The steadily high mortality rates associated with melanoma are mainly due to the limitations of current therapies available for patients with advanced or metastatic disease. Immunotherapy is one of the few alternatives that provide more durable survival benefits for metastatic patients. Among the novel immunotherapeutic agents in metastatic melanoma treatment is ipilimumab, which stimulates T-cell mediated immune response by blocking CTLA-4, an antigen responsible for negative immunogenic signaling. Despite promising response compared to other immunotherapies, only ~ 30% of patients currently benefit from ipilimumab treatment. This indicates that there are other underlying host-related factors impacting the mechanism, under which ipilimumab blocks CTLA4-mediated immune inhibition. However, while molecular medicine would strongly benefit from such knowledge, no "targetable" molecular modulators of CTLA-4 blockade have been identified so far. In our study we hypothesize that the efficacy of ipilimumab/CTLA4 inhibition is modulated by yet unknown inherited (germline) genetic variation or somatic genetic alterations in activated T-cells affecting the pathways that regulate CTLA4 immune checkpoints. The overall goal of our study is to discover novel pharmacogenomic targets (germline and/or somatic) that modulate sensitivity/resistance to ipilimumab, eventually leading to modified drug designs in improved immunotherapies and other targeted treatments. To identify germline genetic variants that affect the molecular mechanisms of ipilimumab/CTLA-blockade, in this study we propose a pilot investigation utilizing deep sequencing of 396 genes involved in CTLA4 signaling pathway comparing two "extreme" clinical subsets: 50 ipilimumab-complete responders and 50 ipilimumab non-responders, followed by the validation stage in additional n>300 ipilimumab treated patients (Specific Aim 1). In parallel, the transcriptome sequencing of the same set of 396 genes will be performed to identify somatically acquired genetic alterations in CTLA4 signaling pathways in circulating CD4+/CD8+ T-cells (Specific Aim 2). The cost efficient design and novel analytical platform will allow for the integrative analysis, combining te germline and somatic data to identify genetic surrogates underlying the modulatory mechanisms of ipilimumab/CTLA4-blockade. We suggest that the novel "actionable" genetic alterations discovered in this study (somatic and germline), impacting efficacy of ipilimumab in stimulation of immune response, will not only offer utilization in improved drug designs and therapeutic decisions, but will likely point to novel molecular mechanisms triggering the application to other combined therapy approaches in treatment of metastatic melanoma. The pilot examination of genetic alterations in CTLA4-regulated immune checkpoint, as proposed, will also significantly widen our knowledge on other potentially critical molecular mechanisms that impact T-cell mediated immune response in general.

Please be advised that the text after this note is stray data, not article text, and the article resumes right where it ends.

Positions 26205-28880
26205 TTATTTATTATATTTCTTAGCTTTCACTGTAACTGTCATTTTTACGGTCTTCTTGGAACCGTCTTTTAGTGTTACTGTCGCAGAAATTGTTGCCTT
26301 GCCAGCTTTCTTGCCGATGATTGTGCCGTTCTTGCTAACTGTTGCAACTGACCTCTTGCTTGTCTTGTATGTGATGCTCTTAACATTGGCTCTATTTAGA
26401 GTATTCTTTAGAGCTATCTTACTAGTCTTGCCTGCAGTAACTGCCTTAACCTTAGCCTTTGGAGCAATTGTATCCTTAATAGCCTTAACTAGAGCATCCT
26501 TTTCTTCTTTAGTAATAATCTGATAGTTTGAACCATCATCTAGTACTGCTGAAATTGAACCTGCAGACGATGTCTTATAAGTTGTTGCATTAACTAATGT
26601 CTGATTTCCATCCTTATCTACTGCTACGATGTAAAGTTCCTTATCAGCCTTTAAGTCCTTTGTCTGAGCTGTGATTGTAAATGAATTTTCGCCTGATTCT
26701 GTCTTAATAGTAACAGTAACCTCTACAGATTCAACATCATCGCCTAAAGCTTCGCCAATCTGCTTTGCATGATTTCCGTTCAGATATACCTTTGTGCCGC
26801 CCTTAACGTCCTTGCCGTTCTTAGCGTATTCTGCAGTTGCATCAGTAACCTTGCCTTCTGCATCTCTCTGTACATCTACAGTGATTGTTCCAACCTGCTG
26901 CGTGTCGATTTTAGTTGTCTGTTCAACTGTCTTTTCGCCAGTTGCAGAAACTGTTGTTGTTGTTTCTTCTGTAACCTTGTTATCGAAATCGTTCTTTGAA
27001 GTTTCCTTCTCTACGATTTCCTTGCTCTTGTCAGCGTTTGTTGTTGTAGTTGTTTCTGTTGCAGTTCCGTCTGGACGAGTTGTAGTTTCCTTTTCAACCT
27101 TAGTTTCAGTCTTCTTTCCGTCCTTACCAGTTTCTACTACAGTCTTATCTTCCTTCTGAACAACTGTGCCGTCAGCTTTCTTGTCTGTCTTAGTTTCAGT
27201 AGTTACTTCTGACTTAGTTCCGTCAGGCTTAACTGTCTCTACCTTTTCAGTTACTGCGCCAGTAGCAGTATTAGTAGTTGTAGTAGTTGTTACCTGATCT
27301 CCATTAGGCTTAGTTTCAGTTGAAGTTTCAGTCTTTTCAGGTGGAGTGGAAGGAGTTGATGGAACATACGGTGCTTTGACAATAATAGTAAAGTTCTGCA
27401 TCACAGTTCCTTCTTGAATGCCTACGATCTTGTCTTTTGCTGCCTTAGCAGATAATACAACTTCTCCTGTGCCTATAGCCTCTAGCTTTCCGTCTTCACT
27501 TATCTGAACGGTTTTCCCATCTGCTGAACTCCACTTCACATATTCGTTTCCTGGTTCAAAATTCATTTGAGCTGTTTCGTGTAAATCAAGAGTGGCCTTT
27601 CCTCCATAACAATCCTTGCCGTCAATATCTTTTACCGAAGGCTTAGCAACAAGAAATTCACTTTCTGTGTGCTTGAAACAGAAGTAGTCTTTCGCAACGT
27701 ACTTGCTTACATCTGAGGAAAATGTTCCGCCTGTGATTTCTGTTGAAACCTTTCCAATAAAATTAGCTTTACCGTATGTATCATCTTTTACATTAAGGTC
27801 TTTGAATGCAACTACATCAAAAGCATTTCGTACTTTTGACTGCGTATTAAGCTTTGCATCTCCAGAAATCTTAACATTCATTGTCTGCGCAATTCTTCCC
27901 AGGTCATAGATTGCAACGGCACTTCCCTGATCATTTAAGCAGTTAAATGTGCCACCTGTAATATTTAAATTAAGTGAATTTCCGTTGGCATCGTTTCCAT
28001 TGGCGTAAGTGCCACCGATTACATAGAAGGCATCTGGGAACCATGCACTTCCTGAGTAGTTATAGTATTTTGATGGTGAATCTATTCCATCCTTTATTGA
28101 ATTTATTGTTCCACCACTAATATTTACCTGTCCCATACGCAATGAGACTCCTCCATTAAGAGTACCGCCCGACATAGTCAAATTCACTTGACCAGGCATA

Melanoma is one the deadliest forms of human cancer, mainly because there are limited therapy options for patients with advanced metastatic disease. Few novel promising therapies stimulating the immune system against melanoma have been recently developed but due to yet unknown factors, only few patients currently benefit from these novel treatments. Our study, if successful, will discover the factors that influence response to these novel therapies providing an opportunity for a significant improvement of treatment outcomes of metastatic melanoma.